Indonesia is composed of seventeen thousand Islands and constituting the border between Australia and Asia. Indonesia is a republic with a presidential system. As a unitary state, power is concentrated in the national government. Being the fourth most populous country in the world, the most populous Muslim-majority nation and the world’s largest archipelagic state, it is only natural to consider Indonesia as a big player on the international scene. The Indonesian archipelago has been an important trade region since at least the seventh century, when the Srivijaya Kingdom formed trade links with China. Indonesian history has been influenced by foreign powers drawn to its natural resources. Under Indian influence, Hindu and Buddhist kingdoms flourished from the early centuries CE. Muslim traders brought Islam, and European powers fought one another to monopolize trade in the Spice Islands of Maluku during the Age of Discovery. Following three and a half centuries of Dutch colonialism, Indonesia secured its independence after World War II. Indonesia’s history has since been turbulent, with challenges posed by natural disasters, corruption, separatism, a democratization process, and periods of rapid economic change.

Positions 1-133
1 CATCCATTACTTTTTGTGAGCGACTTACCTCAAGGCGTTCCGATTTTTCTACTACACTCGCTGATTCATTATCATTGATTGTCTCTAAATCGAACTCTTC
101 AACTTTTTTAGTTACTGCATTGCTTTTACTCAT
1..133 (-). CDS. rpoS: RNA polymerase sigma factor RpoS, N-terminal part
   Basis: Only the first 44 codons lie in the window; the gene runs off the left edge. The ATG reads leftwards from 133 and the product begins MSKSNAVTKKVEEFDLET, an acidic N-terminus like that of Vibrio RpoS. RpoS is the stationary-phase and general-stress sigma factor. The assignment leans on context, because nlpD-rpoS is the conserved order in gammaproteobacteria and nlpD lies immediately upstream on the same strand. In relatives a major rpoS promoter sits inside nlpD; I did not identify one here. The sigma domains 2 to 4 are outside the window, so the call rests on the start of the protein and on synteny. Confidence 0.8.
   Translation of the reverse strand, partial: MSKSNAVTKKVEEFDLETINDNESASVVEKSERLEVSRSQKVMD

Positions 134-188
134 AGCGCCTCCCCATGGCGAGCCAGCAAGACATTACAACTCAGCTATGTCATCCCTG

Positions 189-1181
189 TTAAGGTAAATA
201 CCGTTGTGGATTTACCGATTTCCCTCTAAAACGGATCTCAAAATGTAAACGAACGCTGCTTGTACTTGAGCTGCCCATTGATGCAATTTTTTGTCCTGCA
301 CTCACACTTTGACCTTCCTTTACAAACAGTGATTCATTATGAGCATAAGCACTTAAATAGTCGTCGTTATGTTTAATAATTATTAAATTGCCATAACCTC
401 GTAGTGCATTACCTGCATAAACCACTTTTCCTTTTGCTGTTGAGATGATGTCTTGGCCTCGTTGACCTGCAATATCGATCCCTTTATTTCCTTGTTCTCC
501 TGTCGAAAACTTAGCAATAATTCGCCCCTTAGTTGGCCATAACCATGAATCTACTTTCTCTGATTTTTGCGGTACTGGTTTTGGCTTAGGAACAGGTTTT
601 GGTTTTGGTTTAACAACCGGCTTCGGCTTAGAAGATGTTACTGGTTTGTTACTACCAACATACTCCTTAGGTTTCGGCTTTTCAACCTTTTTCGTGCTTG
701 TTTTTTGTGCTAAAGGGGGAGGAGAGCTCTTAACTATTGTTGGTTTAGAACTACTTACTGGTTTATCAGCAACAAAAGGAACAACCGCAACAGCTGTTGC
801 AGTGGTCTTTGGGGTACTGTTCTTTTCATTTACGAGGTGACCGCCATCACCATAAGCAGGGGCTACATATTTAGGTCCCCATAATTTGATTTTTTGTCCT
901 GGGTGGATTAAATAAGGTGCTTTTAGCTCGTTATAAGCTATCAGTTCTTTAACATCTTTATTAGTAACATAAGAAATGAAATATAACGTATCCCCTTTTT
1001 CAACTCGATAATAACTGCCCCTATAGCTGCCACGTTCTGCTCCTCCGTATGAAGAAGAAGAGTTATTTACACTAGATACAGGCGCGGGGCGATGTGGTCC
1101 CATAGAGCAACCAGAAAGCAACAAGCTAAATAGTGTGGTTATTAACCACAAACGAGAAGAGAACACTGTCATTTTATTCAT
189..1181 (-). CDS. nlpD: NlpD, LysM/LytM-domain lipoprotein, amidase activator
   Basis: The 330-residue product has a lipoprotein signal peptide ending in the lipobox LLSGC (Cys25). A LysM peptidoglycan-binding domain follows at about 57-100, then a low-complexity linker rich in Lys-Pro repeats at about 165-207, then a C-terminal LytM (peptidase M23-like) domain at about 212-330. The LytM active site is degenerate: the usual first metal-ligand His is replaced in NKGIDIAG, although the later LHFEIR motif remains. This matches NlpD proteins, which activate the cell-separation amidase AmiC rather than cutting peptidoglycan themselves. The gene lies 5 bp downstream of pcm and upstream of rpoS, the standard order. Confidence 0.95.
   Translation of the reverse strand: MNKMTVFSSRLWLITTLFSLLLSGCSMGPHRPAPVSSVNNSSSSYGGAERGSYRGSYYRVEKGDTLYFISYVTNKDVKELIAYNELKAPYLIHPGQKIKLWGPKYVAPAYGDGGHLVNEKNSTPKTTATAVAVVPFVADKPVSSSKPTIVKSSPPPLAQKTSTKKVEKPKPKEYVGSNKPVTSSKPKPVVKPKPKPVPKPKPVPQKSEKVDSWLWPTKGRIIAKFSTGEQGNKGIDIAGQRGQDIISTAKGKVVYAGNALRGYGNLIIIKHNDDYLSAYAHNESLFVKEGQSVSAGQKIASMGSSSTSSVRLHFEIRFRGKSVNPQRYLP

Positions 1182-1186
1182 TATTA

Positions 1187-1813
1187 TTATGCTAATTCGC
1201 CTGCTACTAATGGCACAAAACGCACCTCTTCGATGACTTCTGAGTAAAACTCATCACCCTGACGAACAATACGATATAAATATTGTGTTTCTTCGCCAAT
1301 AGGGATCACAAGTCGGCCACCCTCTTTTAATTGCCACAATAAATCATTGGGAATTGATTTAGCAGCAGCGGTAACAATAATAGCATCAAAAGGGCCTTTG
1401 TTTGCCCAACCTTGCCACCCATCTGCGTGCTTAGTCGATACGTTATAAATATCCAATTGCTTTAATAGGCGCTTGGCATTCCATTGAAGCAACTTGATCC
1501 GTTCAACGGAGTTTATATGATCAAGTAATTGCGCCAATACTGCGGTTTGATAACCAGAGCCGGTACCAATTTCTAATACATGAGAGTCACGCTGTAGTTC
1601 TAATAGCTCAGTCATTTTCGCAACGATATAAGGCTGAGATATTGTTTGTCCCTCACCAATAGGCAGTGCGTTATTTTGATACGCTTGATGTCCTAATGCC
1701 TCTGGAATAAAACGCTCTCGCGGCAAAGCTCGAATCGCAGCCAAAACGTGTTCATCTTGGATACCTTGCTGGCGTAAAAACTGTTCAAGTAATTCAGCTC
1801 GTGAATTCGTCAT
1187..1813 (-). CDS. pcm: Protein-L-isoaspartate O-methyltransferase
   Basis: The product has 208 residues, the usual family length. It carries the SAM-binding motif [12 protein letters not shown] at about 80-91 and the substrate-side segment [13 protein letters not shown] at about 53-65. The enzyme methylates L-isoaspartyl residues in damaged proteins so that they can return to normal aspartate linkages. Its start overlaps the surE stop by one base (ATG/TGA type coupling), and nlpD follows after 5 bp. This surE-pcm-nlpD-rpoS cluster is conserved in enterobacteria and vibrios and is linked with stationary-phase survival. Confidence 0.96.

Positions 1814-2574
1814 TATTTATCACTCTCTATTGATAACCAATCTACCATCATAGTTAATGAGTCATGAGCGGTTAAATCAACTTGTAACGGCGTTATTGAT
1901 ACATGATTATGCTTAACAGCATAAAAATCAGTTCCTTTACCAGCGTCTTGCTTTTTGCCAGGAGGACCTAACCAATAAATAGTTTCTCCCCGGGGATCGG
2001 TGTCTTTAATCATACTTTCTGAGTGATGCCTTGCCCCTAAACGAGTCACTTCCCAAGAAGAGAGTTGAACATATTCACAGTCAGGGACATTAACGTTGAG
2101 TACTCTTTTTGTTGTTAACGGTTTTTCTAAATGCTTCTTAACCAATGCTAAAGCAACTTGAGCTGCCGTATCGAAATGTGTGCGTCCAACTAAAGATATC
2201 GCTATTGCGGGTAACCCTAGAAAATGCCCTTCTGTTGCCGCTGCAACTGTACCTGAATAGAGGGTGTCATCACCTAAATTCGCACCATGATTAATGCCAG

The highest representative body at national level is the People’s Consultative Assembly (MPR). Its main functions are supporting and amending the constitution, inaugurating the president, and formalizing broad outlines of state policy. It has the power to impeach the president. The country is richly endowed with natural resources, yet poverty is a defining feature of contemporary Indonesia. Unity in Diversity, the national motto of Indonesia, is a term that strikes deep into the heart of this beautiful Southeast Asian nation.